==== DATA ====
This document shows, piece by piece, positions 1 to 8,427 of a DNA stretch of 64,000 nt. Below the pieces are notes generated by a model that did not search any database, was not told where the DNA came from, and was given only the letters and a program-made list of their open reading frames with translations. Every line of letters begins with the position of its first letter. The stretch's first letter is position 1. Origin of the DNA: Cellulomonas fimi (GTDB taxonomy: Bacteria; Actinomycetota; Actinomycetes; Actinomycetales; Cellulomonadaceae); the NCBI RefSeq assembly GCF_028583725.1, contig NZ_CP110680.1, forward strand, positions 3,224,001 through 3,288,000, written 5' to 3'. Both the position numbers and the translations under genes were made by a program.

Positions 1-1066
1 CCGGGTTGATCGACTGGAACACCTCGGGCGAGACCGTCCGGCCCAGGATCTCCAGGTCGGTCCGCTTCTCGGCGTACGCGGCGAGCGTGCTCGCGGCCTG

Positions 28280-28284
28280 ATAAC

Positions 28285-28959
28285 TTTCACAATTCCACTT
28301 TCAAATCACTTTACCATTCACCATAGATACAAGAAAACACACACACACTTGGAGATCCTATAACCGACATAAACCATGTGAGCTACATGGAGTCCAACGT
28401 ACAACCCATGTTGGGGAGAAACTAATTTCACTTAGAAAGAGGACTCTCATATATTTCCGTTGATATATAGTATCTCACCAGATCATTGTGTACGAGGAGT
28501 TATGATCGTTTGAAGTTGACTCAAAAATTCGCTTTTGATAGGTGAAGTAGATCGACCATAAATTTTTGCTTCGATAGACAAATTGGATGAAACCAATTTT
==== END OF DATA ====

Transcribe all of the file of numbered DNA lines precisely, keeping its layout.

This document shows, piece by piece, positions 1 to 8,427 of a DNA stretch of 64,000 nt. Below the pieces are notes generated by a model that did not search any database, was not told where the DNA came from, and was given only the letters and a program-made list of their open reading frames with translations. Every line of letters begins with the position of its first letter. The stretch's first letter is position 1. Origin of the DNA: Cellulomonas fimi (GTDB taxonomy: Bacteria; Actinomycetota; Actinomycetes; Actinomycetales; Cellulomonadaceae); the NCBI RefSeq assembly GCF_028583725.1, contig NZ_CP110680.1, forward strand, positions 3,224,001 through 3,288,000, written 5' to 3'. Both the position numbers and the translations under genes were made by a program.

Positions 1-1066
1 CCGGGTTGATCGACTGGAACACCTCGGGCGAGACCGTCCGGCCCAGGATCTCCAGGTCGGTCCGCTTCTCGGCGTACGCGGCGAGCGTGCTCGCGGCCTG

Positions 28280-28284
28280 ATAAC

Positions 28285-28959
28285 TTTCACAATTCCACTT
28301 TCAAATCACTTTACCATTCACCATAGATACAAGAAAACACACACACACTTGGAGATCCTATAACCGACATAAACCATGTGAGCTACATGGAGTCCAACGT
28401 ACAACCCATGTTGGGGAGAAACTAATTTCACTTAGAAAGAGGACTCTCATATATTTCCGTTGATATATAGTATCTCACCAGATCATTGTGTACGAGGAGT
28501 TATGATCGTTTGAAGTTGACTCAAAAATTCGCTTTTGATAGGTGAAGTAGATCGACCATAAATTTTTGCTTCGATAGACAAATTGGATGAAACCAATTTT